Spindle length comp for temp
    Coolant temperature
    Shop temperature
    Overall machine temperature (Mikrons will run 3 chillers -- coolant, spindle, and ways (linear drives)
    Stiffness of holder
    Runout of holder (*everything* has runout)
    Stiffness of spindle
    Stiffness of cutting tool
    Or how about the natural frequency of each of those pieces... is there any undesirable "stacking" of harmonics?
    etc. The list goes on and on...

    And then finally... on a particular machine (whether a Bridgeport, an Okuma, a Haas, or in this case a C-42): how far is it from the part... ALL THE WAY back around to the cutting tool? e.g. on a C-42: Part, to table, through C-axis, through B-axis trunnion, into the main casting of the machine (much of it "poured" on a Hermle), then through the guideways for the X axis and Y axis, through the guideways of the Z axis, then through all the bearings and back down the spindle to the cutting tool. It's a *long* ways from part to cutter! (though possibly a shorter distance and stiffer on a Hermle than most any other 5x machine of the same capacity).

    The fact that these machines can even *position* (much less cut!) to microns is just amazing.


    PM
    Last edited by precisionmetal; 02-11-2018 at 01:14 AM. Reason: corrected spelling

  17. #37
    Join Date
    Jul 2015
    Country
    UNITED STATES
    State/Province
    North Carolina
    Posts
    61
    Post Thanks / Like
    Likes (Given)
    15
    Likes (Received)
    15

    Default

    I think it's unambiguous in this context, but I don't doubt their are people available to misunderstand it. What's the machine do? It machines. How? By positioning itself. Since there is a direct relationship between machine positioning and machining accuracy I think the claim is sound.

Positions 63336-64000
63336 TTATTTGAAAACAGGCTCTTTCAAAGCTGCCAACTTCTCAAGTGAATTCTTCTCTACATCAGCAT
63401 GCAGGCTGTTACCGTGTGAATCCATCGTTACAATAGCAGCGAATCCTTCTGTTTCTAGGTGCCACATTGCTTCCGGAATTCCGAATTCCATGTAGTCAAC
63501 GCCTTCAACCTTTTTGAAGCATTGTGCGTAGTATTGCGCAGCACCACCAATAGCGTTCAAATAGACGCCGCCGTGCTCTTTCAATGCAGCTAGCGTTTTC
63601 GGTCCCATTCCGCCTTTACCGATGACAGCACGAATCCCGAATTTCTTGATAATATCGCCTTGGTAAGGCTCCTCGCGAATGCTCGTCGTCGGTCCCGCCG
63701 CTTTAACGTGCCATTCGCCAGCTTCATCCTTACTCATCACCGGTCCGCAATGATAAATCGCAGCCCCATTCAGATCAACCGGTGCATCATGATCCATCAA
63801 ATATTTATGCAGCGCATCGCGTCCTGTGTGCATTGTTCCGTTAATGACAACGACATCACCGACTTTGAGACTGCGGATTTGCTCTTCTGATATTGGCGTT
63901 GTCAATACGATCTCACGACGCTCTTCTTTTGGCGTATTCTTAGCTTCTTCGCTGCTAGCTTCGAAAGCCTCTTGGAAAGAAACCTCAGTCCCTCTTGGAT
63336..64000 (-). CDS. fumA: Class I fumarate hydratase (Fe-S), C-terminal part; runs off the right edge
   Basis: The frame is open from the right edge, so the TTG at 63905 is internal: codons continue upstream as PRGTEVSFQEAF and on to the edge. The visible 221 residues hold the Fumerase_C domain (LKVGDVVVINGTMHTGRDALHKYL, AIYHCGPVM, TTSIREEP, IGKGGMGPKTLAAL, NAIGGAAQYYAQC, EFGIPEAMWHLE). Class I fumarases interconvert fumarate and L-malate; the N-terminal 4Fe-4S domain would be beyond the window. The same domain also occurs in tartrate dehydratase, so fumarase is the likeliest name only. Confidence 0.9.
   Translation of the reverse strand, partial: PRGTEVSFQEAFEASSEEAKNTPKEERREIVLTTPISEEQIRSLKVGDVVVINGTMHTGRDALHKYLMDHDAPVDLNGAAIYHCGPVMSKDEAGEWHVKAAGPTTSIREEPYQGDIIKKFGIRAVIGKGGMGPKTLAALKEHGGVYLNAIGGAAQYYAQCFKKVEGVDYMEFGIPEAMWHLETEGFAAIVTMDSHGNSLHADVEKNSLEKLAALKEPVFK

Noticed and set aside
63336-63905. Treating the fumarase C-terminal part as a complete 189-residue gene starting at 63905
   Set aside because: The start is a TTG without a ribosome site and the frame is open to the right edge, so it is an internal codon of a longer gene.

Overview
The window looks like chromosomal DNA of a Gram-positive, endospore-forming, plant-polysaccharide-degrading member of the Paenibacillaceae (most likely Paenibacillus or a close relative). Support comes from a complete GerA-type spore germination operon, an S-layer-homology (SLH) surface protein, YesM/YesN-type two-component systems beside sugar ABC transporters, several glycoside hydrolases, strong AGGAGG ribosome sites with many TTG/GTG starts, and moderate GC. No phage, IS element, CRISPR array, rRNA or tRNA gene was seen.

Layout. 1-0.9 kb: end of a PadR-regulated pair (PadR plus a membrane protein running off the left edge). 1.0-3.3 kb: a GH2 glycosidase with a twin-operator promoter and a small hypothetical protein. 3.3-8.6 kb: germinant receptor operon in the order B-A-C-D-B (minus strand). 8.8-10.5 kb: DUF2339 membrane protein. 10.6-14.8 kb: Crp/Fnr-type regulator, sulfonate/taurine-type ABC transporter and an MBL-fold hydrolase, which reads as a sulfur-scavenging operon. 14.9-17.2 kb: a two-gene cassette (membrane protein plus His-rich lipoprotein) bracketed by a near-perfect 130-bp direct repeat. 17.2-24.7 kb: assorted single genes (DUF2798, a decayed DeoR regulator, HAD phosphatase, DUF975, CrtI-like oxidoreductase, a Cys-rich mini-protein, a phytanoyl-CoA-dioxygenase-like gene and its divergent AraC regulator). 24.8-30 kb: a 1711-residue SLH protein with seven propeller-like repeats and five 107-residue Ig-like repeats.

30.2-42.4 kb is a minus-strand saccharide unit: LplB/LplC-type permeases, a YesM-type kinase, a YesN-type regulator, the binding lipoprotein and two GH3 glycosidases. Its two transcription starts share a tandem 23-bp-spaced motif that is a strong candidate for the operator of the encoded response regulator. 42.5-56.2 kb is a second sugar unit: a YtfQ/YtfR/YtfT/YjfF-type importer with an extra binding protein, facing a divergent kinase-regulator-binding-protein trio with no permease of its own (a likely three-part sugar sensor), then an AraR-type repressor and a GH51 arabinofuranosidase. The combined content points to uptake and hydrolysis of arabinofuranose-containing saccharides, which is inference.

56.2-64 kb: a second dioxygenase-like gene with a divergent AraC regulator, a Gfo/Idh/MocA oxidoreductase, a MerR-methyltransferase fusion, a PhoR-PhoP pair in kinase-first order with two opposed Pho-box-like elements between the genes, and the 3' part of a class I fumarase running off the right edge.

However, I did have a supervisor that ran everything in metric because he thought the positioning was more accurate. I disagreed; I think the higher resolution of the adjustments allowed the operator to be more "accurate", but the machine was most likely indifferent to SAE vs Metric.

    He also took a manufactures claim that a certain end mill could be used for roughing and finishing and eliminated the finishing tool we were using. And basically ended up going through a lot of tooling unnecessarily because the accuracy suffered quickly from tool wear.

    2 cents.

  18. #38
    Join Date
    Nov 2013
    Country
    UNITED STATES
    State/Province
    Utah
    Posts
    2,047
    Post Thanks / Like
    Likes (Given)
    573
    Likes (Received)
    1064

    Default

    Quote Originally Posted by Cheshire View Post
    I think it's unambiguous in this context, but I don't doubt their are people available to misunderstand it.
    Ever considered, not saying what you think it may not mean, or don't mean in double negatives?

    R

  19. Likes Cheshire liked this post
  20. #39
    Join Date
    Jul 2015
    Country
    UNITED STATES
    State/Province
    North Carolina
    Posts
    61
    Post Thanks / Like
    Likes (Given)
    15
    Likes (Received)
    15

    Default

    Quote Originally Posted by litlerob1 View Post
    Ever considered, not saying what you think it may not mean, or don't mean in double negatives?

    R
    I haven't not done that or not.

  21. Likes litlerob1 liked this post
  22. #40
    Join Date
    Jan 2003
    Location
    Pacific Northwest
    Posts
    1,260
    Post Thanks / Like
    Likes (Given)
    0
    Likes (Received)
    64

    Default

    My Haas TM1 has small issues. When the spindle heats up, the Y grows - and the Z grows down. When new it was about -.0005 in Y and -.0008 in Z. Now that the spindle has (moved the grease to where it does not heat up as much?), these numbers are much less. There is a little wobble in X when moving in Y, about .0001. I notice this on the sides of a surface. A slightly bent Y screw? This is only noticeable when a Y surface is swiped on a surface plate and examined as it matches the pitch of the Y screw.

    Still like the TM1.


Tags for this Thread

Bookmarks

Posting Permissions

  • You may not post new threads
  • You may not post replies
  • You may not post attachments
  • You may not edit your posts
  •